Perhaps. But that’s a big bet. Wiggins has been in the league for seven years. I think it’s fair to say that we’re past the point of providing the benefit of the doubt.

Thompson might take advantage of all of the gravity that Curry can create, but will his presence stop opposing teams from treating Draymond Green like he’s a center from 1995? Teams are daring Green to shoot, slacking off him at the perimeter or throwing his defender at Curry with increasing confidence. Even Green’s positive shooting nights haven’t deterred opposing defenses. Neither has his passing – he’s seventh in the NBA in assists. Against a good defensive team like the Lakers, who switched nearly everything on Monday, he looked lost, scoring only two points (on three total shots) and turning it over four times.

And can Thompson make Wiseman and Curry work together in the Warriors’ motion offense? Because early returns are jarring. Wiseman isn’t a passer, but he can shoot – the Warriors have never had a center like that next to Curry and it shows. Right now, the Warriors’ net rating is 15 points better when Curry doesn’t play with Wiseman (plus-6.74) than when he does (minus-9). Wiseman is two years away from legally drinking, so it’s unfair to judge him, but he was also presented by the Warriors as a win-now option. That’s clearly not the case, and it’s hard to know when those days will arrive.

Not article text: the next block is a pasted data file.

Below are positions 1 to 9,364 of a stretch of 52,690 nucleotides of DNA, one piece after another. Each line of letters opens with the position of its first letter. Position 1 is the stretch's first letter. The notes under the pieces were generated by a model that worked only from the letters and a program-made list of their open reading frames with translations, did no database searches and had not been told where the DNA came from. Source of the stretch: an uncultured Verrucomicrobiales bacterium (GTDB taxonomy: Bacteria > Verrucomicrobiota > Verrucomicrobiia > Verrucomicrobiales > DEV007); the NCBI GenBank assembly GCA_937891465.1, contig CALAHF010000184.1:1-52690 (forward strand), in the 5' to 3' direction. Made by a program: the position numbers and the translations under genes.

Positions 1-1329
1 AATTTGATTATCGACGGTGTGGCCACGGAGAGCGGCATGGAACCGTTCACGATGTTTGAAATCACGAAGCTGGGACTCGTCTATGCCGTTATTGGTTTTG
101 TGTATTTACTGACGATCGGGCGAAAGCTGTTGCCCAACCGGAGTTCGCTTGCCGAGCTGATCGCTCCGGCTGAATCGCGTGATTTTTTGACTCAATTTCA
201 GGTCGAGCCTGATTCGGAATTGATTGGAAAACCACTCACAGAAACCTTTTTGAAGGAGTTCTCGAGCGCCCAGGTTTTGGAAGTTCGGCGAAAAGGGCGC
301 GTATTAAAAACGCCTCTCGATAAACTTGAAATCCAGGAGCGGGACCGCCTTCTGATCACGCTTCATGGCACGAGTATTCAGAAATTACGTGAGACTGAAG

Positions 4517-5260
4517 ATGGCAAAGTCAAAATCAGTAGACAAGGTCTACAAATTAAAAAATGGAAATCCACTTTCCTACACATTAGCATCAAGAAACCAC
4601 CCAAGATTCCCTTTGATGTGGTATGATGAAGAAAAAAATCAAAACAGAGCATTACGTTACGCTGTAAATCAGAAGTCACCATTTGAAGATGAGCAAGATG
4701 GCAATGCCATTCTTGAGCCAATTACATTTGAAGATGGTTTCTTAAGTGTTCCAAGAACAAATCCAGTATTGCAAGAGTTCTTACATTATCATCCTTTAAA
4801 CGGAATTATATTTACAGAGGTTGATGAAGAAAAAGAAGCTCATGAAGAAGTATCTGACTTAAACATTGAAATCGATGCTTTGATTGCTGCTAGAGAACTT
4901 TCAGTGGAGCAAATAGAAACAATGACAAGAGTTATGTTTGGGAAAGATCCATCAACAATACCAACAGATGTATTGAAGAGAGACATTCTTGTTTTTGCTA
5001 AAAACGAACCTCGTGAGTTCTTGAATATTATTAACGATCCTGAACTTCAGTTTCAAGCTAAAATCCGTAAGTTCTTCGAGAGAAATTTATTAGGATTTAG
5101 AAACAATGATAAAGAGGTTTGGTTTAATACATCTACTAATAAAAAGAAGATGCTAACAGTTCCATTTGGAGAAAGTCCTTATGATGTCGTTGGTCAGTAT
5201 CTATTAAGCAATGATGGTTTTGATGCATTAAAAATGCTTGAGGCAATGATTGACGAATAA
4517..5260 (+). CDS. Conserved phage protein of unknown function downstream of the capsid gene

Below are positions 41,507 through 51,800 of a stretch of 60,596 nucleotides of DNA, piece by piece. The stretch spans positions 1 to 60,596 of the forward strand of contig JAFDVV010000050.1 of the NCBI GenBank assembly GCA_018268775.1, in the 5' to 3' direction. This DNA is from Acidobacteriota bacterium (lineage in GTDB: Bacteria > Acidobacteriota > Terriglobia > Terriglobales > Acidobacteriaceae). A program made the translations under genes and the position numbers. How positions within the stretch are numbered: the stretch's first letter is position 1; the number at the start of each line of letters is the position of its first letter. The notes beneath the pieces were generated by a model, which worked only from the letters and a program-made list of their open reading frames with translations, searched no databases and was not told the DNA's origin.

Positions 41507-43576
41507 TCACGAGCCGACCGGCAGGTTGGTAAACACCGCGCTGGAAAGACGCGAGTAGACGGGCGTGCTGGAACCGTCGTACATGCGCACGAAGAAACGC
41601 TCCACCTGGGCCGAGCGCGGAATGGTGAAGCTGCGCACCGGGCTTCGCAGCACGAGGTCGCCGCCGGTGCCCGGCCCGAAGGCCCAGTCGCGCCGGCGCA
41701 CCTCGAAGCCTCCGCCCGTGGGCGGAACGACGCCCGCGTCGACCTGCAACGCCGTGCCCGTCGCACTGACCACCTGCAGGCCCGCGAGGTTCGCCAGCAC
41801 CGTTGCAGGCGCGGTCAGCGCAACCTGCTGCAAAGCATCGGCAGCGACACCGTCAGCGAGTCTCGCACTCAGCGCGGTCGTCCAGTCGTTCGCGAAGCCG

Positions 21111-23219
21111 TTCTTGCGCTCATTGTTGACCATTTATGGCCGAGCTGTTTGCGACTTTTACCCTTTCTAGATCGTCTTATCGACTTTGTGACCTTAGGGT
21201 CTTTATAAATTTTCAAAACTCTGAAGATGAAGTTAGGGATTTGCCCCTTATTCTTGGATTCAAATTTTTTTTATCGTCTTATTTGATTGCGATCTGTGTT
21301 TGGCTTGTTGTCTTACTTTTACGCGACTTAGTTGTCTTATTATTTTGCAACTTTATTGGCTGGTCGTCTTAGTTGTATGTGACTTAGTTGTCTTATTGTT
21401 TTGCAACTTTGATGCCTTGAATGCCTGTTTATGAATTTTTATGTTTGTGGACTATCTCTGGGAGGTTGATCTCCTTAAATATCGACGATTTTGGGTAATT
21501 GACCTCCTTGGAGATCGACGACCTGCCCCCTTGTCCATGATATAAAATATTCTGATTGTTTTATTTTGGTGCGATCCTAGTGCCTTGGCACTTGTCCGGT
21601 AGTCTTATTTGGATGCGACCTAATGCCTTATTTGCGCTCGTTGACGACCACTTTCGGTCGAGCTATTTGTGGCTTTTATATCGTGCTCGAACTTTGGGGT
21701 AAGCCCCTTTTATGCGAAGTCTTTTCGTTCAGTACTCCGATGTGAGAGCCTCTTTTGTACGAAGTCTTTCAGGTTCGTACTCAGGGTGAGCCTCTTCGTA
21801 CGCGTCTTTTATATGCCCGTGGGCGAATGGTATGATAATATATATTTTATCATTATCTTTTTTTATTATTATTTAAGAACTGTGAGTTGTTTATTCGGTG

Thompson is a great player, and everyone is rooting for him to return and play like his old self next season. The Warriors will no doubt be better with him.

But anyone pushing Thompson as a panacea is ignoring the Warriors’ issues.

They’re not irredeemable, but the presence of one player, even one as great as Thompson, isn’t going to solve them all.